For user-dependent prevention interventions (e.g., PrEP), phase III clinical trials measure the effectiveness of the product rather than efficacy10, 11. Effectiveness is a function of the biological efficacy of the product and participants' adherence. Effectiveness is a reasonable measure of biological efficacy if adherence is ∼100%11. The Phase III clinical trials of PrEP (iPrEx, TDF2, and Partners PrEP) all found significant differences in effectiveness depending on participants' adherence to the study protocol. In the IPrEx trial, the overall effectiveness of Truvada-based PrEP was 44% (95% confidence interval (CI): 15 to 63%), but was extremely dependent upon adherence. PrEP adherence was defined in terms of the percentage of the daily doses of PrEP that were taken. Specifically, incidence was reduced by 73% if adherence was high (≥ 90% of doses), 50% if adherence was intermediate (≥50% of doses) and 32% if adherence was low (< 50% of doses)4. Notably, PrEP was found to reduce incidence by 92% (95% CI: 40 to 99%) if the regimen was taken exactly as prescribed4. No resistance mutations for TDF were found among iPrEx participants, although three cases of resistance for FTC were found: one in the placebo arm and two in the Truvada arm. The case in the placebo arm appears to reflect transmitted resistance, and the two individuals who developed mutations in the Truvada arm appear to have begun PrEP before it was known they were infected with HIV4. Based on these results it remains unknown whether individuals who begin PrEP when they are uninfected, then fail PrEP and remain on PrEP are likely to develop resistance.


Our model includes two mechanisms for selecting for a drug-resistant mutation (DRM) on PrEP. A DRM can be selected if (i) an HIV-infected individual in the “window period” of infection inadvertently begins taking PrEP or (ii) an individual acquires infection when they are on PrEP and then remains on the regimen. We model the risk of an individual developing a DRM on PrEP as a function of: their level of adherence to the regimen, their stage of HIV infection (primary or chronic), the specific PrEP regimen they take (TDF-based or Truvada-based) and the time they spend on PrEP once infected with HIV; see Section 1f and Figure S3 in the SM for technical details. As well as modeling the emergence of resistant strains due to the selective pressure of PrEP, we model the emergence of resistant strains in treated individuals taking first-line therapies. We also model reversion of resistant strains to wild-type in infected individuals who: i) develop resistance while on PrEP and then come off PrEP or ii) acquire transmitted resistance. Reversion occurs because wild-type strains out-compete the resistant strains in the absence of ARVs. In addition, we model (after reversion has occurred) the reemergence of resistant strains under the selective pressure of treatment. Resistance can reemerge quickly as resistant strains are maintained in reservoirs as minority strains within the individual. For the technical details of our modeling of resistance see SM.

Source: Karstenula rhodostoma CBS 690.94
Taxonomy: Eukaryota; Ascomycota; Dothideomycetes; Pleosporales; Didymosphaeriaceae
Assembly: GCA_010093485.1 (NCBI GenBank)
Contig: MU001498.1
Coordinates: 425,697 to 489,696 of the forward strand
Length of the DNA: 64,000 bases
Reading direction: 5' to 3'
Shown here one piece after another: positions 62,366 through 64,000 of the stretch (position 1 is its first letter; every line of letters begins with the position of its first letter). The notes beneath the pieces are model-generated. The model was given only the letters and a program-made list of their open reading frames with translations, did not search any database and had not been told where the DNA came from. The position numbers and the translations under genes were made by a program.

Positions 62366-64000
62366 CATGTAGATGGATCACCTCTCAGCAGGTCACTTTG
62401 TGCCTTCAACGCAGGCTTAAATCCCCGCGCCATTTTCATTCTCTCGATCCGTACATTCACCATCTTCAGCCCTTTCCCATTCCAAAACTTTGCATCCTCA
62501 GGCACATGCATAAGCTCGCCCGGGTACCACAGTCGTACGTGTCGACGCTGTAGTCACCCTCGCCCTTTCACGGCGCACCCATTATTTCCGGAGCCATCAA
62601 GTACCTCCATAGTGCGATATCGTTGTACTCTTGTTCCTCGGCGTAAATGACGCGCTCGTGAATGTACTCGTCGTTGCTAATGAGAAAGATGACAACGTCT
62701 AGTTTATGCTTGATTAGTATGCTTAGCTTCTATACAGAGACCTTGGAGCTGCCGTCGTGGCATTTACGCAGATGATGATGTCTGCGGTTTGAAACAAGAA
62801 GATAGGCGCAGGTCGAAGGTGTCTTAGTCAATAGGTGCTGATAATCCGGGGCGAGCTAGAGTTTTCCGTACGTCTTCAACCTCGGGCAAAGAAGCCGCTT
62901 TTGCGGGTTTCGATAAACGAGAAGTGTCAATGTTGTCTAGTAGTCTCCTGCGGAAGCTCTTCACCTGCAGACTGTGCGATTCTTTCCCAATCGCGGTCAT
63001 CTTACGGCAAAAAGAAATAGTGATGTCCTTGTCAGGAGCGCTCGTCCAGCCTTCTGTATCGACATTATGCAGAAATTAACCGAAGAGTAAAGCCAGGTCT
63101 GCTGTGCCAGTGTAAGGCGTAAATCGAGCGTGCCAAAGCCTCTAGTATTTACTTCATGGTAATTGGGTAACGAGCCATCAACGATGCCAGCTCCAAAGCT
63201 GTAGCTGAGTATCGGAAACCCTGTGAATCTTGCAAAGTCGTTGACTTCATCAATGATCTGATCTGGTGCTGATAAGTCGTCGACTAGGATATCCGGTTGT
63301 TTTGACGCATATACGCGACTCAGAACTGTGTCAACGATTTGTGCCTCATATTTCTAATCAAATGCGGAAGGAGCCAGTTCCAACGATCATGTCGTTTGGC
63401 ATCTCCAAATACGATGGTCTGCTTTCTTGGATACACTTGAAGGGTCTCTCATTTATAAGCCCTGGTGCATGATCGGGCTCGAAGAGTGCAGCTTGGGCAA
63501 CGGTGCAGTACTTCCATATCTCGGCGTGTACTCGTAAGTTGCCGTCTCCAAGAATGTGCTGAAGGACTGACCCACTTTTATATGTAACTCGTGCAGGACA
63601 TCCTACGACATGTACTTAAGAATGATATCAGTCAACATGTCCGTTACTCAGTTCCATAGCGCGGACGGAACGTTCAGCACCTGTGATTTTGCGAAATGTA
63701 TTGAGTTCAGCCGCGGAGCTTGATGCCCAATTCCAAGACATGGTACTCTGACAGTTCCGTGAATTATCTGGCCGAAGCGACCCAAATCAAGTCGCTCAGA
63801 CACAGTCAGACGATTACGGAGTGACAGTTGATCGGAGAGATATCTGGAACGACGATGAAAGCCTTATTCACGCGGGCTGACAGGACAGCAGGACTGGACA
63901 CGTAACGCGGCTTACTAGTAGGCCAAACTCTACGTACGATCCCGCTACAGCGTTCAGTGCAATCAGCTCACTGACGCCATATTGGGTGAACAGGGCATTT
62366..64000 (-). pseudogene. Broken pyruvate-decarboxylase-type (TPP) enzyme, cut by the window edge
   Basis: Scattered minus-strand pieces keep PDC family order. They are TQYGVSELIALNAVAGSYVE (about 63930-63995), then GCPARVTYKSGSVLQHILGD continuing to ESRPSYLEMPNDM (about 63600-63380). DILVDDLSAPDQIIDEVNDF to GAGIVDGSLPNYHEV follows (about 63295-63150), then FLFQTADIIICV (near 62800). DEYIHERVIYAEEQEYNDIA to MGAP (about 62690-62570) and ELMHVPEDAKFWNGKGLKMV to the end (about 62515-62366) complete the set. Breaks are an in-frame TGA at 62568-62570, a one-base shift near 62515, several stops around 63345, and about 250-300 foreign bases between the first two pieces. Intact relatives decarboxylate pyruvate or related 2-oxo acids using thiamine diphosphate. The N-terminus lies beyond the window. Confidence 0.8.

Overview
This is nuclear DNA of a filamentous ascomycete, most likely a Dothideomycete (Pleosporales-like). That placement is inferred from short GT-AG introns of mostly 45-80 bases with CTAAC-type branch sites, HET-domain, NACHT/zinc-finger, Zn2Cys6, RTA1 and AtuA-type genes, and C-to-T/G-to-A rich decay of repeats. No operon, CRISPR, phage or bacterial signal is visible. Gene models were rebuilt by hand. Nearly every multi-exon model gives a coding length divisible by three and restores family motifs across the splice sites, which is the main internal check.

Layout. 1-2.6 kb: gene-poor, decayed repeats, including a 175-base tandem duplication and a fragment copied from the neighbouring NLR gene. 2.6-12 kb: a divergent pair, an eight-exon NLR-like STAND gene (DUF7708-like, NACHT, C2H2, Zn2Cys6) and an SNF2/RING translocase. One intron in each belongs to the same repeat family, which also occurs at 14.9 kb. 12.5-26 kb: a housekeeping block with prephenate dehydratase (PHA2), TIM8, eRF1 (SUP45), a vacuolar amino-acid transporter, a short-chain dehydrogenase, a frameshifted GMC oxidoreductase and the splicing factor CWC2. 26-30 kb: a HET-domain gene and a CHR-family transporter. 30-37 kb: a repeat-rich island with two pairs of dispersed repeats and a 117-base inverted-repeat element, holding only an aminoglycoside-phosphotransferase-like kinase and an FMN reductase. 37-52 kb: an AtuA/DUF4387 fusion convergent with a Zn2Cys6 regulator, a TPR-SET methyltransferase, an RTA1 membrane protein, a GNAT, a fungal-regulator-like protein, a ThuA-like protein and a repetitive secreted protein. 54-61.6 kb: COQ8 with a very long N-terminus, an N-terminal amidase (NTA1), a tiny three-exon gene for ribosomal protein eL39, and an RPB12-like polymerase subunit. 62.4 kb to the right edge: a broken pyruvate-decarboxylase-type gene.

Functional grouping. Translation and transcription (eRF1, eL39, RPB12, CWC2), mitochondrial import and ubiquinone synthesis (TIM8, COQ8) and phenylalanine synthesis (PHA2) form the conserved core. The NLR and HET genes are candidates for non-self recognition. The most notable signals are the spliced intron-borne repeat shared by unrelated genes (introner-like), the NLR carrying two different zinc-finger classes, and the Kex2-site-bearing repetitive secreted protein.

We investigate the two PrEP regimens that are currently being investigated in clinical trials: TDF and Truvada. A full listing of PrEP trials is given in Table 1. In our modeling of the evolution of resistance on TDF-based PrEP, we model the DRM that has been observed to be selected for by TDF, K56R. In our analysis of Truvada-based PrEP we model the risk of developing M184V. In infected humans and non-human primates taking Truvada, the first DRM that has generally been observed is M184V; K65R has been observed to arise subsequently, if the infected primate or human remains on Truvada7. We do not model the possibility of further selection for K65R because we include frequent testing in our model. If individuals on PrEP, in our model, are found to be infected with HIV they will not be given further PrEP regimens. If testing is frequent, it is unlikely that an HIV-infected individual would remain on PrEP long enough to select both M184V and K65R. We note that in the iPrEx trial (where trial participants were tested approximately monthly) it was found that among HIV-infected individuals on Truvada-based PrEP only M184V was selected4; the virus did not evolve further and acquire K65R. In TDF2, there was one case of a participant who started taking Truvada while having acute HIV infection and had several false negative HIV tests in the months following enrollment6. The individual tested positive for K65R and M184V, and also had a broad-spectrum NNRTI mutation A62V, which suggests that the virus they had contracted was not wild-type. One seroconverter in the placebo arm was also found to have low levels of K65R. We note that the complexity of our model could be increased to include the sequential evolution of multiple DRMs.